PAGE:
So, Dave, instead of, like, what the industry learned from its mistakes, for him what comes to mind is what the industry should have learned. One of the things that he's explaining is that when it was the Super NES, you know, games came in cartridges. It's a specific cartridge. And when it became the PlayStation, it became a disc format, which, in Japan, I guess, they should have realized that they're fighting for attention, fighting for time, for the consumers or their customers between, like, a game and movie, because it's a disc format, so the entertainment electronic shop, if you see when you walk in -- I guess, the example he said was Blockbuster -- a Blockbuster you see a game and a movie side by side and you're wondering, "All right, what's my entertainment for tonight?" And you see a game for $50 and a movie for $20, which one would you buy? And he thinks that they should have learned they're fighting for their customers' attention, they have to win against movies.

They should have realized that when they changed formats to discs that the competing entertainment media was movies and that they're fighting for their time, fighting for price point and whatnot. You know, so, when the medium changes and when they fight over different content over the same medium, they should have realized what they were up against.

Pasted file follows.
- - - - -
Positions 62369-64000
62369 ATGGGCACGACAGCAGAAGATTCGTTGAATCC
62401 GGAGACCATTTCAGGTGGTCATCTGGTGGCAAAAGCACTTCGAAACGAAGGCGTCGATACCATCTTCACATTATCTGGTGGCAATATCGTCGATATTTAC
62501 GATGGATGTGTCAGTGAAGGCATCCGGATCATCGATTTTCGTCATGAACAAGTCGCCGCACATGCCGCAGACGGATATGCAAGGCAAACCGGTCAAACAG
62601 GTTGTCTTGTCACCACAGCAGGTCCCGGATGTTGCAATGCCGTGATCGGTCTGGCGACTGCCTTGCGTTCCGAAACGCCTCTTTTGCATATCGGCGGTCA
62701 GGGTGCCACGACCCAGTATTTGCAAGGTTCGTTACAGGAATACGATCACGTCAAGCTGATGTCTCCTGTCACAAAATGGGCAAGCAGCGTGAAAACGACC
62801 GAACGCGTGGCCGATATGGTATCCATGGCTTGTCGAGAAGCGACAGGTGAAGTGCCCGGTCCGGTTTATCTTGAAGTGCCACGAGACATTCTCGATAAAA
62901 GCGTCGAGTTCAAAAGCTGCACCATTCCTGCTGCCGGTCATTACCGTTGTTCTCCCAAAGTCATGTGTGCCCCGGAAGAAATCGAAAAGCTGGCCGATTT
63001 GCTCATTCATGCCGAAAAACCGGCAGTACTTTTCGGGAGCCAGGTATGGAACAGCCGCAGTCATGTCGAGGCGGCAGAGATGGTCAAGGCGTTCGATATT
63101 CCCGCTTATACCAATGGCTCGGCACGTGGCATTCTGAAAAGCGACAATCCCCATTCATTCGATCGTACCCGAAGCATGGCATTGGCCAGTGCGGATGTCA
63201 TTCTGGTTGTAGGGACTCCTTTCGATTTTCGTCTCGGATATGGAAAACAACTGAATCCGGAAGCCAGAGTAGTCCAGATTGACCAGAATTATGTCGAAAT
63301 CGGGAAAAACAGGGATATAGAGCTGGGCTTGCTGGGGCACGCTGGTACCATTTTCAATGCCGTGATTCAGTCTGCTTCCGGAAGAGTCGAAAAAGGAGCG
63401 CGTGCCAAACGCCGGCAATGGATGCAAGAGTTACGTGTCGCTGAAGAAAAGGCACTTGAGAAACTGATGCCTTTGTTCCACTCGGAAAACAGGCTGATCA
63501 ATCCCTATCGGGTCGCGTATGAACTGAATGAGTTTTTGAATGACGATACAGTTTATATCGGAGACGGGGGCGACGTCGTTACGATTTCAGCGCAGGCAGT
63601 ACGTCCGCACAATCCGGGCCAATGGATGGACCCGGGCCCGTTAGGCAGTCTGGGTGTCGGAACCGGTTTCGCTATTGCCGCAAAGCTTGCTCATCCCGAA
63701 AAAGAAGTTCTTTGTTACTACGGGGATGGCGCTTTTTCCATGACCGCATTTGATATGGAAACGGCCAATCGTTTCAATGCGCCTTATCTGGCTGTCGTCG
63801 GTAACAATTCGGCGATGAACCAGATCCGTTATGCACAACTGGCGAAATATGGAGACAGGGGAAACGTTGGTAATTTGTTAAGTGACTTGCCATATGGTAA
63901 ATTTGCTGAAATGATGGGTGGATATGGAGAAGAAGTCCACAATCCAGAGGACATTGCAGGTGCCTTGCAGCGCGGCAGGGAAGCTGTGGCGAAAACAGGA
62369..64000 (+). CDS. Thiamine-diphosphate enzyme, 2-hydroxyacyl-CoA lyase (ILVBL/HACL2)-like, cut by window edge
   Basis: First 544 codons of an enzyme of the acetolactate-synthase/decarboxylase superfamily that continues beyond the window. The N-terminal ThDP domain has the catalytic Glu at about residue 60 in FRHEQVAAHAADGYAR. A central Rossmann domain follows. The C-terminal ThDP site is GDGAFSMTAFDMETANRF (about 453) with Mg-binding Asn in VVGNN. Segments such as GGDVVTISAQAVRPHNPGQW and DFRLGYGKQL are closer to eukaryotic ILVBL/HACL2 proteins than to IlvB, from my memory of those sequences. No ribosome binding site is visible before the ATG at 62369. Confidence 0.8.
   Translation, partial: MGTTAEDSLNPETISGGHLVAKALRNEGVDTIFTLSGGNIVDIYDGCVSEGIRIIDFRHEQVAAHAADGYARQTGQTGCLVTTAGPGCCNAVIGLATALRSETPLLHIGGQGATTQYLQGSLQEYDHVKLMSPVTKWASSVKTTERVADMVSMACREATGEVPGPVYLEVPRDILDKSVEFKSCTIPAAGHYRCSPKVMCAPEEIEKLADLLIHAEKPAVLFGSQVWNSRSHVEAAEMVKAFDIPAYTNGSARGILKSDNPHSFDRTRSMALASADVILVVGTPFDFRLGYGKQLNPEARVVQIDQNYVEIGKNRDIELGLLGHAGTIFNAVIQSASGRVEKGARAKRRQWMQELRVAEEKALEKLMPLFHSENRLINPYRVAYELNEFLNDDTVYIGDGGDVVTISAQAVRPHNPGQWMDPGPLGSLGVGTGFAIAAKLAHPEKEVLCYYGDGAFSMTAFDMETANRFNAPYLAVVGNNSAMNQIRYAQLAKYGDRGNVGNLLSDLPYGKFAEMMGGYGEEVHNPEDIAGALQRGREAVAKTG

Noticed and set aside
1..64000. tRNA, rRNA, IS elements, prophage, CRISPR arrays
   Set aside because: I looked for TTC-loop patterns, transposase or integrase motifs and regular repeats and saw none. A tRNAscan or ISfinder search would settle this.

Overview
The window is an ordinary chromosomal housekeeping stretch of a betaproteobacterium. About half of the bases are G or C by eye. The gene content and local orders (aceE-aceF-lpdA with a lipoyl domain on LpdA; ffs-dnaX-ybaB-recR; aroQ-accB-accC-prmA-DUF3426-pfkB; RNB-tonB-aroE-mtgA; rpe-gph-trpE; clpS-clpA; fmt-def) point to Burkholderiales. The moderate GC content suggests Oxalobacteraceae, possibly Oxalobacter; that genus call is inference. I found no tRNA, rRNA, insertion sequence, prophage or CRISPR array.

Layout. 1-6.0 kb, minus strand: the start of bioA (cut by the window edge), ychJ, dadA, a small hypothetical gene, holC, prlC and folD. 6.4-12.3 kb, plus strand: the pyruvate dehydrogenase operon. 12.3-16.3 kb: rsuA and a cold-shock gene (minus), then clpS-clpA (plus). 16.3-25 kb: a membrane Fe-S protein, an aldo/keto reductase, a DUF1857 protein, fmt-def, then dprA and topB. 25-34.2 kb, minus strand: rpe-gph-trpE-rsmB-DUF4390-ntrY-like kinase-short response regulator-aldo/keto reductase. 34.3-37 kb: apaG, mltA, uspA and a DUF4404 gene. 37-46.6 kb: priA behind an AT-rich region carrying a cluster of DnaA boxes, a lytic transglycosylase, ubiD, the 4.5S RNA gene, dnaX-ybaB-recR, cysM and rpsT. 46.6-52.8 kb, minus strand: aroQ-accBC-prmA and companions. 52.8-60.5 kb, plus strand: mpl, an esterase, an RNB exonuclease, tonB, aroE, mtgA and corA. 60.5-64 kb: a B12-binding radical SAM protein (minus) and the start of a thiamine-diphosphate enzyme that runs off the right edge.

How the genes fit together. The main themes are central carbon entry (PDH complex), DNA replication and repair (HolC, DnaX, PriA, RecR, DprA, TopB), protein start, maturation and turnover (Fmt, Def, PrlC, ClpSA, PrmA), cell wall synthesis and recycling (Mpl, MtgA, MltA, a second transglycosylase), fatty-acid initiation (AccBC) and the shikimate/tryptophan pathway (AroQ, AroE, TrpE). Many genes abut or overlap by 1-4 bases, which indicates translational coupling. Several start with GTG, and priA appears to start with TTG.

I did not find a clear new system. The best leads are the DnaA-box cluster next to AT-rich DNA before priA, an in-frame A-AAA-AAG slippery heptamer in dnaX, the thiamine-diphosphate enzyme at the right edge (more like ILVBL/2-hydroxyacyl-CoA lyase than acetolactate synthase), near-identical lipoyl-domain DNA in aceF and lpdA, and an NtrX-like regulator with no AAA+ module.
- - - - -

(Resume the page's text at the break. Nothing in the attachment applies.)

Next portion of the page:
That's interesting that he mentions Blockbuster. I wasn't planning on asking about this, but does he have any thoughts about how the American game industry likes to say that it's bigger than Hollywood?

Is it?

That's what I hear a lot, though it technically isn't true.

Bigger than Hollywood, okay.

Yeah, it's a thing that's often bragged about.

So, Dave, he does think that it's bigger than Hollywood. For example, like, the market is worldwide and games like World of Warcraft hits those numbers where it's insanely huge.

That is true. Point taken.

Kikuta-san: One. David: Zero.


Are you going to translate that or did you already tell him that?

I didn't say that.

Does he have any thoughts about the Japanese console market shrinking and the West's move away from Japanese-style games?

So, Dave? So, the way he is explaining about Japan as a market, as, you know -- essentially a lot of these games came from Japan and now that the world is the market, what he says is that Japan doesn't have a market. Compared to everywhere else, Japan is probably the smallest market in existence because for what he says, the biggest market right now is China just by sheer fact of population. Now that the world is within the global market, everywhere -- you could buy a game everywhere in the world. Japan is actually one of the smallest markets.